Safety Last in the Cloud
Everywhere we hear our data is safer in the Cloud. Last week’s post disagreed: “It may be safe from some problems (theft at your site) but it’s not safe from problems out there (earthquakes or Internet crashes).” This week’s post is about a different safety problem: the illusion of deletion.
First, some history and some technology. Remember Ollie North? He thought he’d deleted incriminating emails. He did, but only from the email program. Those files remained on the system’s hard disks because he didn’t know how computer files were “deleted.” I use quotes because files are never really deleted.
What happens when you “delete” any file (an email, or a spreadsheet, or a doc file, etc.) is the operating system deletes its reference to the file and makes the space where the file was stored available for new file storage. The file’s data remains intact until other files actually use that space. Only then is the data replaced. And then, only haphazardly, depending on the sizes of the new files. Only this re-use destroys the original data. It may be possible for tiny chunks of the original “deleted” file to remain unused, and intact, forever.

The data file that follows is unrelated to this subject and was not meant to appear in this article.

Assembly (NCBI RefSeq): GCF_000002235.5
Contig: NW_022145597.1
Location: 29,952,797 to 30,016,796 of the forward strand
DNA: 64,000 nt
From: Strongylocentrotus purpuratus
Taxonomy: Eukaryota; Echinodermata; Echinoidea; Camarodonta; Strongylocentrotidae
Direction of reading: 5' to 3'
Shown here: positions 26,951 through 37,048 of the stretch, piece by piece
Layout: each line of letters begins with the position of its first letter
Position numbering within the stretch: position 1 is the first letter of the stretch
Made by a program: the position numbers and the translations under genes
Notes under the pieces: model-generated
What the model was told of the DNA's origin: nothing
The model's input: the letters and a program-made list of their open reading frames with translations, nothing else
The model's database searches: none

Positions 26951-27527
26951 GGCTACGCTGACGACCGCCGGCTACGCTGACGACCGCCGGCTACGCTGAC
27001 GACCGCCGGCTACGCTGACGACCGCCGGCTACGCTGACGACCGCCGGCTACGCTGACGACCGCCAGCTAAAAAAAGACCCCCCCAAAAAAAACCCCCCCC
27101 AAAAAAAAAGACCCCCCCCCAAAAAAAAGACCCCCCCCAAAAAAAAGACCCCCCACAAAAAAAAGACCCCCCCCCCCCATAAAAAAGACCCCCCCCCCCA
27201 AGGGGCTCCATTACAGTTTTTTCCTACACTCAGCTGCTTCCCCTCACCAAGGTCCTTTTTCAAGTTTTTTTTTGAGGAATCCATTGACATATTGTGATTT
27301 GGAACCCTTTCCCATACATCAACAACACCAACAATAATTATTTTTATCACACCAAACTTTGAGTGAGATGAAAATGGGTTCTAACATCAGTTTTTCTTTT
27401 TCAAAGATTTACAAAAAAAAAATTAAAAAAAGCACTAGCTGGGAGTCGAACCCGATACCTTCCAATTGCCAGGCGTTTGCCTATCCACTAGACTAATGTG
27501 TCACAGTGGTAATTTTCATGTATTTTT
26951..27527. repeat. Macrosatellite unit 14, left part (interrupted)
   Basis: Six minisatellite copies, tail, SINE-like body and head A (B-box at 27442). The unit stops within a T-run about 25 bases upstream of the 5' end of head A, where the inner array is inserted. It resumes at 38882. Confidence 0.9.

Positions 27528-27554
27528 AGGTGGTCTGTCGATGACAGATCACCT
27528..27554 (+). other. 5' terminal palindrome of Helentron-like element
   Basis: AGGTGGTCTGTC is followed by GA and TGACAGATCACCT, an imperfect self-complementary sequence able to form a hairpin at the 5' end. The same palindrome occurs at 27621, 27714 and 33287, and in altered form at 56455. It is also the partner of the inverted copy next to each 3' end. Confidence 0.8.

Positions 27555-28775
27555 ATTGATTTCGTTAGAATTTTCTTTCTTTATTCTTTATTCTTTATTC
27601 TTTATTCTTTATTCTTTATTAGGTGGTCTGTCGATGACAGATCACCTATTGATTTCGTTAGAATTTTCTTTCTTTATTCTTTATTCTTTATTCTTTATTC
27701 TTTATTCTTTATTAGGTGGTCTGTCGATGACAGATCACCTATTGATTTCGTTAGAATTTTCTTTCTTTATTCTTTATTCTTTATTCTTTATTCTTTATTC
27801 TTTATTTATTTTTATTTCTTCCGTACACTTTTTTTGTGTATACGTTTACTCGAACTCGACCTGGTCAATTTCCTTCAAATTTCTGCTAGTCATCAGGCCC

The Cloud, despite all the hype, is no different. In fact, it may be far worse. It’s likely your data in the Cloud is reproduced (for safe backup) many times over, further compounding the deletion problem. Safety for your data in the Cloud is not simply a question of whether it will be properly preserved and protected. There is also the question of whether it will be properly deleted.
For example, if you move your data to another Cloud provider, what happens to the data at the original provider? It may be “deleted” from the system, but unless they take special procedures to thoroughly erase the data, it will persist. And, yes Ollie, there is a government specification on how to do this: US DoD 5220-22.M.
In fact, merely rewriting new files over your old data will not destroy it. Specialists can retrieve data from disks not only overwritten many times but even physically damaged. Without government-specified erasure, data is always accessible to the experts, whether good guys or bad. The difference is that you can control what happens on your computer; the Cloud is up in the air.